More than three hundred years have passed since Thomas Newcomen's first known atmospheric steam-powered engine began pumping in 1712 near Dudley in the West Midlands. It was an astonishing feat — nobody then or later invented a comparable machine. Surprisingly, the first proper biography of Newcomen did not appear until 1963, written by L.T.C. Rolt. However, in the conclusion, Rolt writes:
"With no capital, no machine tools and no text books to help him, Newcomen, captaining a team of craftsmen on the site, succeeded in building a machine so masterly in design that, in its broad essentials, it endured for nearly two hundred years. It was a feat without parallel. His was a truly archetypal invention, so sound in principle that, once conceived, it formed an indestructible foundation upon which posterity could confidently build. By first showing the world how power could be harnessed by means of cylinder and piston, Thomas Newcomen pointed the way forward which mankind has followed from that day to this with the astounding results that we now see all around us."
We also have the contemporary opinion of mining agent John Spedding (1685-1758), who wrote in 1718 of the engines at Whitehaven colliery, "... there was nothing that would do their business so well and be less liable to accidents than the engine — 'tis the cheapest safest and the best way of keeping the colliery dry".
Thomas Savery's extended 'fire engine' patent, which covered Newcomen's engines, expired in 1733, freeing the users of atmospheric engines from annual royalties. Newcomen had died four years earlier, so did not benefit from this though the value of his engines in pumping water from deep mines continued long afterwards.
At least 104 'Newcomen engines', as they came to be called, had been built by the time the patent expired. The majority were erected in Britain but at least twelve went to Europe between 1721 and 1732 — three each in Hungary and France, two in Belgium and one each in Germany, Austria, Spain and Sweden. The brass cylinder on the largest of these was 914mm in diameter and 2.74m long. It was constructed in 1726-27 by Marten Triewald at the Dannemora Mines in Stockholm, Sweden.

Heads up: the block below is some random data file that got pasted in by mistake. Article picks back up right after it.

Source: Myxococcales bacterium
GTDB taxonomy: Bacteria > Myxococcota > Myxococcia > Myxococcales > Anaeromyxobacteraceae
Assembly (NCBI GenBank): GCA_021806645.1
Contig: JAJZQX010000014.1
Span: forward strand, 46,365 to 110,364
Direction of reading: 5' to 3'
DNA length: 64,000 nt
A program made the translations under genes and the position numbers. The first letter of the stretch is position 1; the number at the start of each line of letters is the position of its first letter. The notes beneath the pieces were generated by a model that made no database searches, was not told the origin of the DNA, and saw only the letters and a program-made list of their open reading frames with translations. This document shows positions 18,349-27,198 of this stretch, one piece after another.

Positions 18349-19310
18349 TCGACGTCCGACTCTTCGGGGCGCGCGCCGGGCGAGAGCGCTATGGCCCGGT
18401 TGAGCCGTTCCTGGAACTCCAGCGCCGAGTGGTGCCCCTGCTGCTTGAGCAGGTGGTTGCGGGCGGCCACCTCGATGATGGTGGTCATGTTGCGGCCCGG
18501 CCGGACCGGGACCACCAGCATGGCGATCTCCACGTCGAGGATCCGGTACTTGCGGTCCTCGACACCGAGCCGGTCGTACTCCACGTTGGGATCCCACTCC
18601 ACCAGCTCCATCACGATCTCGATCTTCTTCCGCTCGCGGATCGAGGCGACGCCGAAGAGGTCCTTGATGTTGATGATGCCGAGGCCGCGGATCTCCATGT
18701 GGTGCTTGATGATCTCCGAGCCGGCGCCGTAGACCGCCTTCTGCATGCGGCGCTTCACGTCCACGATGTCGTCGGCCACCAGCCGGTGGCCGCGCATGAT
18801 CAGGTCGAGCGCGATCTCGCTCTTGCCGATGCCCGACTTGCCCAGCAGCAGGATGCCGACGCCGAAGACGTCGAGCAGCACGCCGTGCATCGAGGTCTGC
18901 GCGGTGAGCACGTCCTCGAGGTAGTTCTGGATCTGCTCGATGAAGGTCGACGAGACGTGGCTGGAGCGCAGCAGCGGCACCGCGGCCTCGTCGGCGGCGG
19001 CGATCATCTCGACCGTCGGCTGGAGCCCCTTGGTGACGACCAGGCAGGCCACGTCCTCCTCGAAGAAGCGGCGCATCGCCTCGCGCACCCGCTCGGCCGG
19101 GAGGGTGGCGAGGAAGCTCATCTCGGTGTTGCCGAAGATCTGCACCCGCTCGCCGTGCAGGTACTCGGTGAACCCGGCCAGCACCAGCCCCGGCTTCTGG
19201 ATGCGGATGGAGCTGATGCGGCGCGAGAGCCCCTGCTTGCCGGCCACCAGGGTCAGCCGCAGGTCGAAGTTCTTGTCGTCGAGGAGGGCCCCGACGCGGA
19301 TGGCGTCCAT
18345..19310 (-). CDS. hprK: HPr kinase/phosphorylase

The first Newcomen engine to reach America did so in September 1753, in the care of Josiah Hornblower (c.1729-1809, son of Newcomen's associate Joseph Hornblower). It was set to work in March 1755 at a copper mine in North Arlington, New Jersey. It would be rebuilt twice with new cylinders (said to be 760mm in diameter) and continue operating until the early 19th century when the mine was abandoned.
Later engineers sought to improve upon the efficiency of the engine, rather than reinvent it. In 1775, John Smeaton
(1724-1792) worked on the 1.83m diameter cylinder Newcomen engine at Chacewater in Cornwall, improving its effifiency by more than seventy percent to 56.7kW. James Watt Sr
(1736-1819) rebuilt the same engine in 1778 with a 1.6m diameter cylinder. Again in 1775, Richard Trevithick Sr
(c.1735-97) more than doubled the performance of a 1.14m diameter cylinder engine at Dolcoath Mine
, which was improved further in 1799 by his son Richard Trevithick
(1771-1833), later inventor of the steam locomotive.
Newcomens engines continued to be built to THomas Newcomen's original design for many years after his death, even when James Watt's engine with a separate condenser was patented (No. 913) on 9th January 1769. In fact, more Newcomen engines were built during the last 30 years of the 18th century than Watt engines.
The last working example in the West of England was located at South Liberty colliery, Bedminster, Bristol. It had been erected in around 1750, with a 1.68m diameter cylinder, and a power output of 39.3kW. It was still pumping in 1895 but was scrapped in 1900.
The last operational example in Britain still exists, amazingly still in its original location at Elsecar New Colliery in South Yorkshire, and is to be brought back to working condition (last checked early 2016). It was erected in 1794-95 and worked continuously until 1923, and briefly in 1928, and was still operational into the 1950s.
In 1920, the UK's Newcomen Society
(now Newcomen: the International Society for the History of Engineering and Technology, www.newcomen.com
) was founded in London by a group of senior engineers, Science Museum curators and members of the Patent Office. It is the oldest society in the world specialising in the history of engineering and technology, and has published many papers on Newcomen-related subjects, amongst a plethora of other topics.
Almost two centuries passed before Thomas Newcomen was memorialised in Dartmouth in Devon, his birthplace. In 1921, a plinth was erected in the town gardens on Royal Avenue, Dartmouth, and a plaque unveiled at the site of the Newcomen house in Higher Street. In 1953, a memorial plaque was placed in the former Baptist church on Chapel Street (former Meeting House Lane).
The Newcomen Memorial Engine
was re-erected in 1964 in a former electricity substation on Mayors Avenue in the town. It came from Griff Colliery
near Nuneaton, West Midlands, and is likely to have been constructed by Newcomen himself in 1714 (rebuilt in 1725 with a 559mm diameter cast iron cylinder). It also worked at Hawkesbury near Coventry until 1913 and was brought to Devon in 1963. It seems appropriate that something of Newcomen's handiwork has returned to his home.
main reference Transactions of the Newcomen Society